By Jay Faerber, Scott Godlewski, Ron Riley, and Thomas Mauer
Like an heretofore unknown bio-luminescent alien being, Copperhead continues to hypnotically lure you in deeper and deeper mesmerizing you with its fluorescent beauty hiding an ugly and raw body. Faerber, Godlewski, Riley and Mauer need to knock it off because this book is getting terrifyingly greater with each successive outing. Gorgeously haunting neon-infused colors mesh with a true Western small-town tale that is becoming increasingly complex atop a science-fiction action canvas to deliver yet another phenomenal issue. The cast is more situated, the scenery is ready to be further explored and an abundance of secrets from both the past and present are beginning to bubble to the dusty surface of Jasper. Giddy up.
Benjamin Hickory, that Boss Hogg-looking son of a gun, gets put in his place not once, but twice this issue to the delight of everyone with a sense of basic human decency. After failing to intimidate and/or negotiate with Clara he attempts to go well over her head and contact her Lieutenant at HQ only to be verbally burned so badly there won’t be enough aloe in all of Jasper to soothe it. It’s clear though, as it was from the first time we saw him, that Hickory will be a persistent thorn in the side of Copperhead’s newest sheriff. What’s unclear is how far he’s willing to go to. Clara meanwhile, is much more firmly entrenched in solving the Sewell murders. Boo let’s her in on what Zeke revealed about the Swavash last issue and immediately goes into lock-and-load mode. With the Sheriff (with two “f”) engaged in her manhunt, Boo is left to respond solo to a breaking and entering call that turns into a rooftop chase complete with blinking shoulder police lights and fence smashing.
The amount of restraint Faerber is exhibiting should be commended. Surely he must be as excited to tell, as the readership is to see, some background on that lovable grump Boo or the history of the scarred and stern Ishmael. But instead, Faerber coolly lets the tension build to a point only to reveal the most miniscule, yet immensely satisfying, bit of information on both these characters – both through great visual accoutrement. What really gnaws at the reader most though, is the way Faerber is driving a wedge between mother and son. It’s subtle and gradual, but there’s a tinge of heartbreak being hinted at. Pay special attention to the two panel sequence of Clara pulling her hand away after Zeke holds it. Ooof. The dialogue is mostly sharp and any clichéd quips are often solely in-line with paying homage to its influences. Faerber is telling a slow burn Western-steeped genre mystery but introducing radically diverse elements at a blistering pace.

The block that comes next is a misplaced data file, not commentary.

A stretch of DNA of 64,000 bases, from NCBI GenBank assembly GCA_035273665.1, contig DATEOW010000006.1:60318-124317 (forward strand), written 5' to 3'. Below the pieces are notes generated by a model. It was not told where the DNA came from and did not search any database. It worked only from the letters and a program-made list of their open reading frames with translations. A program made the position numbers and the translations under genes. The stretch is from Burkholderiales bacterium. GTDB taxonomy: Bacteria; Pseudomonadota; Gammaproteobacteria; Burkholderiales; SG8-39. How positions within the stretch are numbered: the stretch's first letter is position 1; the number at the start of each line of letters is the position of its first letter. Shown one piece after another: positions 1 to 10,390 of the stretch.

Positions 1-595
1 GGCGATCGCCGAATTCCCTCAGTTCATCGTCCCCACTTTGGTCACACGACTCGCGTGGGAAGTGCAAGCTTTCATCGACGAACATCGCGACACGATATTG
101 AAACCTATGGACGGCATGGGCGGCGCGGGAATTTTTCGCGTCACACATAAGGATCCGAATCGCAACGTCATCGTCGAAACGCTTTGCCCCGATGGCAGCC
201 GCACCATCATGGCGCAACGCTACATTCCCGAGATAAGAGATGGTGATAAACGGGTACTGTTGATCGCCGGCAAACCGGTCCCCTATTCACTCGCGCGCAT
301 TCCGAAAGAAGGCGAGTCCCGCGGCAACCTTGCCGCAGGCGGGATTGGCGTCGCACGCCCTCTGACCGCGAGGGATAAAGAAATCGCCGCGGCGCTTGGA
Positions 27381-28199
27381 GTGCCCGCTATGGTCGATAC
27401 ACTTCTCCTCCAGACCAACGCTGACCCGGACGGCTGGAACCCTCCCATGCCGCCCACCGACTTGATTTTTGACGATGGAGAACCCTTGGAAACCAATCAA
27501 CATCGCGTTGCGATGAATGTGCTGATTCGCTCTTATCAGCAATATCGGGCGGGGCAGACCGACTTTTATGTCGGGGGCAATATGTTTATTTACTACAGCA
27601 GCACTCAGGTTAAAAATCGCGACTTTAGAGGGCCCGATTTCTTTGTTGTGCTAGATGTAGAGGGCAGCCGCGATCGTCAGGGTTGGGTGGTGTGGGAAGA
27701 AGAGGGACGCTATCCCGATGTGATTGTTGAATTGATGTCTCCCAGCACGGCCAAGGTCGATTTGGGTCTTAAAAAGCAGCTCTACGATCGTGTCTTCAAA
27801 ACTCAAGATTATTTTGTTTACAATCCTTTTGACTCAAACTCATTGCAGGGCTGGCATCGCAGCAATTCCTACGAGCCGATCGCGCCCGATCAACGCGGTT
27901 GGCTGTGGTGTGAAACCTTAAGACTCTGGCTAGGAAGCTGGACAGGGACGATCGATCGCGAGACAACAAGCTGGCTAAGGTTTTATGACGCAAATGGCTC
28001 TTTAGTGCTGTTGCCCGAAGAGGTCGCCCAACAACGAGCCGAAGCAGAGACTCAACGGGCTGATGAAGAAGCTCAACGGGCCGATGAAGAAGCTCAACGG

Look at this book. Just look at it. You should probably read it, too, but you’d be getting your full money’s worth if you just visually swam through the phenomenal work of Godlewski and Riley. Tight as ever, Godlewski’s pencils continue to so much with so little when it comes to facial details and his page layouts continue to successfully dictate the story pacing through creative, angular panel borders overlapping at various stages. The culmination of Boo’s chase sequence is particularly well done, cutting and stuttering and falling at a rapidly increased pace. A heavily rained-upon landscape gives Godlewski the opportunity to lay on some heavy inks to great effect as well. The only very minor misstep is an awkward sequence when the doctor says he’s calling the sheriff only to have the next panel have Boo seemingly appear immediately. Either time passed and Boo received the call or no time passed and Boo was already at the location, it isn’t entirely clear and is a rare moment of miscommunication. But it’s penciled damn well in either case. Ron Riley continues to be as large a part of this book’s success as anyone. Like a wonderful experiment in black light technology, the phosphor-infused greens, fuchsias and electric blues he instills on every page hum with energy. Contrast is much more plentiful in this issue, with a great deal of it taking place at night, so Riley really has some fun with lighting effects and eerie glowing colors. This tandem keeps on delivering the stunning graphical experience that makes Copperhead the unique, have to see to believe book that it is.
Really, not a ton happens this issue to drive the “who-killed-the-Sewells” plot forward, but that’s exactly what makes it so enjoyable. Instead of running full steam ahead into capturing the desperado who did this, Faerber and co. delight in building this little mining town into a science-fiction haven and laying the groundwork for what will surely be inter-personal conflict between these nascent characters. The action and character development alternate like a mosey to a sprint leaving the atmospheric dust lingering long enough to relish every page. This is shaping up to be a special book, one that reckons to be a hell of ride on a trip-fantastic of a horse.